Ionisation enthalpy is the energy required to remove the most loosely bound electron from the isolated gaseous atoms to produce a cation. Those of transition elements tend to increase from left to right in the periodic table as there is an increase in nuclear charge which accompanies the filling of the inner d orbitals. However, there are some exceptions, for example, Titanium (22) has first ionization enthalpy of 656kJ/mole whereas vanadium (23) has first ionization enthalpy of 650kJ/mole.
These irregular trends in the first ionization enthalpy of transition metals can be explained by considering the fact that the removal of one electron alters the relative energies of 4s and 3d orbitals. Hence, in general, we can conclude that the unipositive ions furnish dn configuration with no 4s electrons. Thus, there is a reorganization energy accompanying ionization with some gains in exchange energy as the number of electrons increases from the transference of s electrons into d orbitals. Let us analyze the general trend in the first row:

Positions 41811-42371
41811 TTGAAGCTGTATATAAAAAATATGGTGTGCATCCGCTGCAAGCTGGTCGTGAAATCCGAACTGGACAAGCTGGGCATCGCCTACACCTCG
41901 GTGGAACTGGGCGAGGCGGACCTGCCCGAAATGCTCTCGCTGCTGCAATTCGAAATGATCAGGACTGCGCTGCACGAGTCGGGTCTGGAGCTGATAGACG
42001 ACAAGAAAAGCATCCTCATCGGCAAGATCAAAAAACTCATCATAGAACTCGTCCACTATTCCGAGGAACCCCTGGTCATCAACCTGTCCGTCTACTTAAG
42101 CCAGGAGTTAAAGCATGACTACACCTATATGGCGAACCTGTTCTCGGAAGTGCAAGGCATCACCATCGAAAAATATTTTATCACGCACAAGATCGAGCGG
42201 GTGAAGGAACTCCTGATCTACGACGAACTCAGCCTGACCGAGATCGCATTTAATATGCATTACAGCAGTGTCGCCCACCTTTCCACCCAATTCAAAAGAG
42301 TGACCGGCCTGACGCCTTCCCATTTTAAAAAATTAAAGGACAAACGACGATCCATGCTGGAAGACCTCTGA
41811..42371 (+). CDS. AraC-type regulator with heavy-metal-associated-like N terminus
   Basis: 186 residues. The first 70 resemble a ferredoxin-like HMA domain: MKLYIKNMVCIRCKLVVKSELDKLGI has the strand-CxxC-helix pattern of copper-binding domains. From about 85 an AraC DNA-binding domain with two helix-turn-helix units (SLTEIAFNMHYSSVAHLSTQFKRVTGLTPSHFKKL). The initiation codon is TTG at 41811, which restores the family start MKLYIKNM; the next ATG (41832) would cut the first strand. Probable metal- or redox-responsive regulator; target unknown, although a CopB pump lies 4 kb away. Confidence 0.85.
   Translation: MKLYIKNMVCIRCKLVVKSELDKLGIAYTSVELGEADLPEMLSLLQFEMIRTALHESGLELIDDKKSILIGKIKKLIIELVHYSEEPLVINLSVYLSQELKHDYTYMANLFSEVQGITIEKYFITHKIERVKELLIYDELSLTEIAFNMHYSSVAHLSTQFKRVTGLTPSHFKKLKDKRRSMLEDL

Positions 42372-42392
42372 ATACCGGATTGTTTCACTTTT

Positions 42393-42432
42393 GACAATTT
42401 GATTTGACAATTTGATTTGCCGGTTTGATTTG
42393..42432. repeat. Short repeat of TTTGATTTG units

First ionization enthalpies of transition elements show general trend of increase from left to right. However, in case of chromium (24), the change in the value of first ionization enthalpy is lower as there is no change in d orbital configuration whereas, zinc (30) shows a higher value as it represents an ionization from 4s level.
The second ionization enthalpy for Cr and Cu are quite higher as the d5 and d10 configuration of M+ ions gets disrupted whereas, the value for Zn is correspondingly low as the ionization consists of the removal of an electron which allows the production of the stable d10 configuration.
The trend in third ionization enthalpy doesn’t involve 4s orbitals and thus there is a greater difficulty for the removal of an electron from Mn2+ (d5) and Zn2+ (d10) ions. Thus, we see a marked difference between third ionization enthalpies of iron (26) and manganese (25).
For a detailed discussion on ionization enthalpies of transition elements, register with Byju’s.